The Polish prime minister’s agenda has more to do with eradicating his predecessors, Law and Justice, than restoring the rule of law.
One month into his latest term in office as Poland’s prime minister, Donald Tusk has wasted no time to confront the controversial state apparatus that his predecessors, Law and Justice (PiS), had built over eight years. But the bold actions of his government appear to be focused on silencing the PiS opposition rather than making genuine efforts to strengthen the rule of law in Poland.
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The Polish justice minister, Adam Bodnar, has put forward a bill that overhauls the National Council of the Judiciary (KRS), Poland’s constitutional body that protects the independence of courts and judges. Under Law and Justice, members of the KRS were appointed by the-then ruling nationalist-conservative party. Bodnar’s legislation aims to reverse this by reintroducing the selection of judges by peers. The overhaul of the KRS is necessary to restore the courts’ impartiality and unlock the billions of EU funds frozen when PiS were in power, according to the justice minister.
The same line of argument used by PiS
The legislative reform of the KRS comes amid a fierce backlash from Jarosław Kaczyński, the leader of Law and Justice, and his supporters over the radical steps taken by the new government. Since his return to office last December, Tusk has seized back control of the state-run media from PiS loyalists and detained two former ministers as they attempted to seek refuge in the presidential palace. This sparked a large anti-government protest in Warsaw led by Kaczyński, who told the demonstrators that Tusk posed an existential threat to the Polish state.
While Bodnar’s proposal may be justifiable in the case of the politically-compromised KRS, it nonetheless follows the same line of argument that Law and Justice used to explain its own reforms. The lengthy Round Table talks resulted in a negotiated outcome to Poland’s exit from communism in 1989, which meant that the former communist elite were left in positions of power. During its time in office (2015-23), PiS too faced criticism, but defended its judicial changes as essential to address the presence of corrupt, post-communist elites in state institutions.
The difficulty PiS faced with its reckoning of Poland’s unclean break from communism is not dissimilar to Tusk’s challenge to confront the nationalist-conservatism of Law and Justice today. The new Polish prime minister has vowed to press ahead with his removal of PiS appointees, including the governor of the central bank, Adam Glapiński. But Poland’s president, Andrzej Duda, has sided with the opposition after the arrests of the two former ministers and denounced Tusk’s actions as a violation of the law.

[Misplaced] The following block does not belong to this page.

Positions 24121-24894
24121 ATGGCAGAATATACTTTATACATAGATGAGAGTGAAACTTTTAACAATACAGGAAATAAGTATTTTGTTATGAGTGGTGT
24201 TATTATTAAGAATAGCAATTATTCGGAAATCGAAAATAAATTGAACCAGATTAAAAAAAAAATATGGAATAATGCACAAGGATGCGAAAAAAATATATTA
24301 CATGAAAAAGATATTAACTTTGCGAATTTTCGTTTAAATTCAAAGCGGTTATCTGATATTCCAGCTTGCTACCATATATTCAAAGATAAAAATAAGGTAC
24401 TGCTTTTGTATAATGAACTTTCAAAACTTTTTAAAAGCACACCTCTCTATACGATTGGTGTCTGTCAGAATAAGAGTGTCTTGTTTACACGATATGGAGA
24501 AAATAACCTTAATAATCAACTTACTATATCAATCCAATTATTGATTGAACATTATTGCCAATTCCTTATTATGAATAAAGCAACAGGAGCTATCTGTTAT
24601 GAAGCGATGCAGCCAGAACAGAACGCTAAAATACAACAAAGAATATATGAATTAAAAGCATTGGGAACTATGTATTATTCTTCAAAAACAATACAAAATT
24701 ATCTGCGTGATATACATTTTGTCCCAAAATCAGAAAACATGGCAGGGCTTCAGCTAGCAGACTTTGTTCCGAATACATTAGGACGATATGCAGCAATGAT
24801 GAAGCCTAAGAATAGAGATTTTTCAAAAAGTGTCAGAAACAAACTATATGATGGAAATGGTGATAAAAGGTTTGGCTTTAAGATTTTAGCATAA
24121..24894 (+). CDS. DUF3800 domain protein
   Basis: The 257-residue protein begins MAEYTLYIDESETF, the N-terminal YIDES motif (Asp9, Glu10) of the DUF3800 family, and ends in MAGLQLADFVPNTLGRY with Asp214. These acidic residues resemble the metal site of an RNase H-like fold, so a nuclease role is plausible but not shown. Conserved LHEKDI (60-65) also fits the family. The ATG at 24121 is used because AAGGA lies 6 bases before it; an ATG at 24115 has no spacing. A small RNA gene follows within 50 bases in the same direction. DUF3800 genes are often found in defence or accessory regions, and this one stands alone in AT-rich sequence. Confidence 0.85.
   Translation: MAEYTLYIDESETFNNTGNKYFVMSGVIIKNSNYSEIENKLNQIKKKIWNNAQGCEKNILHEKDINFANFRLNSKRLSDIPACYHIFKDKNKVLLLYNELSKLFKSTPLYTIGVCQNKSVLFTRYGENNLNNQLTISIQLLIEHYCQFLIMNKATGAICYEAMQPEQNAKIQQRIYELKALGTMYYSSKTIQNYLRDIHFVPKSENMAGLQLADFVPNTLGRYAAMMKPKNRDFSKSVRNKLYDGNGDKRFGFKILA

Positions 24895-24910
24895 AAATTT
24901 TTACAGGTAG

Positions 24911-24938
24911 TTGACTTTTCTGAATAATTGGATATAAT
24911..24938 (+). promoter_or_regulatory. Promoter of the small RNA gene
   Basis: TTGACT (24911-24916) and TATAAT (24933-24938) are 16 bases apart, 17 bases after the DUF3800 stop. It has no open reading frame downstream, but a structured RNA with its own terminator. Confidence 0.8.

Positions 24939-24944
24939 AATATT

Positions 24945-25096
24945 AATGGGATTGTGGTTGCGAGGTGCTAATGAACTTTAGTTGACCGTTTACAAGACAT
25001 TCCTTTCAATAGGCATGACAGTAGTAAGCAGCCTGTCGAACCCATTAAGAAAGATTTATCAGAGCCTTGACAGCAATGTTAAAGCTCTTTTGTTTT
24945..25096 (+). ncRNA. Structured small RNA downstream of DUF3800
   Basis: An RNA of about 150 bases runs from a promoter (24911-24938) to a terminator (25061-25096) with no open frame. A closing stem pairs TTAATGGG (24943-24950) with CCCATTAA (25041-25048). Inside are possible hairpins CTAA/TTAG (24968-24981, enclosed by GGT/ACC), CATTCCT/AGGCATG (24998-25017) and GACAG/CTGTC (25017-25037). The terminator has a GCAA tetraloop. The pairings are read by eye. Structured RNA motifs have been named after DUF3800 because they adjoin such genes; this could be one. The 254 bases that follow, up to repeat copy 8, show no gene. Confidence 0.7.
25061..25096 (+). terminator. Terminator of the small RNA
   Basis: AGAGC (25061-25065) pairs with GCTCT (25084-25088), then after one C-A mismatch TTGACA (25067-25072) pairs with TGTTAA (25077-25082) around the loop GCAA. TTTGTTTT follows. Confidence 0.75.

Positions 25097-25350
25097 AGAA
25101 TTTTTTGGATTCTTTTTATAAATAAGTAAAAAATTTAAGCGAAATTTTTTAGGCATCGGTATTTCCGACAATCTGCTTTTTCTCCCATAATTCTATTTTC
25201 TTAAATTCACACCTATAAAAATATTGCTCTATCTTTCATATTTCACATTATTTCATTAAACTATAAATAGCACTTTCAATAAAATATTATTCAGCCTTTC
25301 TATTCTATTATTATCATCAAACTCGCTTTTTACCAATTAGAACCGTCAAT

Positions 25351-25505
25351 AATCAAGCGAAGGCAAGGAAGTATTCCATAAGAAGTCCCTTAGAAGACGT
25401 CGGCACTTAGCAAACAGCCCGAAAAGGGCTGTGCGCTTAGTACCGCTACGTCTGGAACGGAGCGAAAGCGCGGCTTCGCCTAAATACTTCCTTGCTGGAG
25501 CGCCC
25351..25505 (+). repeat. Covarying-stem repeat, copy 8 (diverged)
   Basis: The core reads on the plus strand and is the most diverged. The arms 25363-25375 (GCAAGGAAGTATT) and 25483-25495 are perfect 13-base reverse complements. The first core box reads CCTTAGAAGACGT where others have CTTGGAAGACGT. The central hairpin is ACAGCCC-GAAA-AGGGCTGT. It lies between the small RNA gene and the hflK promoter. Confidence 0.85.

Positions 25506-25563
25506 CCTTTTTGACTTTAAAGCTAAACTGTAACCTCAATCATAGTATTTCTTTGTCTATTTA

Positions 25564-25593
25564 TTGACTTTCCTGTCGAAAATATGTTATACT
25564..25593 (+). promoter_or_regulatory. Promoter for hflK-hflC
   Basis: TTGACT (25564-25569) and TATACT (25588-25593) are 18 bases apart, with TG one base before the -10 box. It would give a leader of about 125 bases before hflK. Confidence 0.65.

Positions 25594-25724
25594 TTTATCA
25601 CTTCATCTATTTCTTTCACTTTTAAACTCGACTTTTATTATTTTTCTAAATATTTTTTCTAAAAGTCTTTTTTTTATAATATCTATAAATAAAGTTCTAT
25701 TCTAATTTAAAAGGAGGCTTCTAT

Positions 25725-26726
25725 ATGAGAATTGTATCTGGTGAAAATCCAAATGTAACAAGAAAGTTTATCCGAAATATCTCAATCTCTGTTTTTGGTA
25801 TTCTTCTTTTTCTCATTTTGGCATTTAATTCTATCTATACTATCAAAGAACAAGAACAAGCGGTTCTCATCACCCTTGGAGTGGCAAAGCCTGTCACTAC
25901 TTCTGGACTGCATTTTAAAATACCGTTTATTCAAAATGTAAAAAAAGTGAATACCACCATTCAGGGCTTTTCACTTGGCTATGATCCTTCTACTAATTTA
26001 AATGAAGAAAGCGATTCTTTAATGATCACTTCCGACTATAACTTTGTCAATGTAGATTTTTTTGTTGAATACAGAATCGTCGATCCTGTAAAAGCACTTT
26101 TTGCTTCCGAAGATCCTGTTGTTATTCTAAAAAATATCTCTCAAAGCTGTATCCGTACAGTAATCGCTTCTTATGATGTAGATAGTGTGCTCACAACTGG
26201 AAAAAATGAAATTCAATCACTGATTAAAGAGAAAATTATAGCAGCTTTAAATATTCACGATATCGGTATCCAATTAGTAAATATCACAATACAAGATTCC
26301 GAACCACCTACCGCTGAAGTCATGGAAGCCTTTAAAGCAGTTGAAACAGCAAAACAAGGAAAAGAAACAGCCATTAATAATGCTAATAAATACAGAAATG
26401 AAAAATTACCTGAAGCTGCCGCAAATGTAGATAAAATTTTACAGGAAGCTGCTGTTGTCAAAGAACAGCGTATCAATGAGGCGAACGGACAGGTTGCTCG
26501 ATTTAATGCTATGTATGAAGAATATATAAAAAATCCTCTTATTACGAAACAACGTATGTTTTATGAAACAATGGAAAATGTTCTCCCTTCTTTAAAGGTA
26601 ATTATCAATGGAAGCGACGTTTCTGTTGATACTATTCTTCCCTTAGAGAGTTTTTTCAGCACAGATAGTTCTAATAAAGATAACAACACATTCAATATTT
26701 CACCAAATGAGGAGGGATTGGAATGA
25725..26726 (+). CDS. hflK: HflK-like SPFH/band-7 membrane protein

Despite the constitutional crisis its actions have created, the Tusk government’s reforming agenda has received support from the European Union. “Rest assured that the Commission stands by your side,” the European Commission president, Ursula von der Leyen, told Tusk as the Polish prime minister promised to act swiftly to reverse the judicial reforms enacted by Law and Justice. It is an unequivocal indication that the EU is prepared to support an overhaul of the judiciary, but only if it aligns with its political interests.
The EU’s support of Tusk’s reforms inadvertently provides Law and Justice with a powerful argument to mobilise its voters. A central part of PiS appeal to more socially-conservative voters has been its staunch defence of Poland’s sovereignty and traditional Catholic values. The willingness of the Tusk government to take decisive action with little consideration for its constitutional implications may drive this section of the Polish electorate to rally behind PiS ahead of the local elections in the spring.
But perhaps more dangerously than PiS’s potential revival, the backing of the European Commission for Bodnar’s judicial changes risks exposing the EU to accusations of double standards over the rule of law. The EU invoked Article 7 of the Treaty on European Union against Poland under the Law and Justice government for putting the justice system ‘under the political control of the ruling majority’. However, despite the legislative intervention in the KRS to remove PiS appointees along with the possible cancellation of rulings, no such EU disciplinary measures have been taken.
Poland’s effort to strengthen its democratic system of government deserves to be applauded, but this does not mean giving Tusk or any other Polish government unconditional support. Tusk’s drastic actions have thrown Poland into a protracted constitutional crisis. To restore the rule of law and political stability, efforts should be made to find consensus rather than undermine the opposition.
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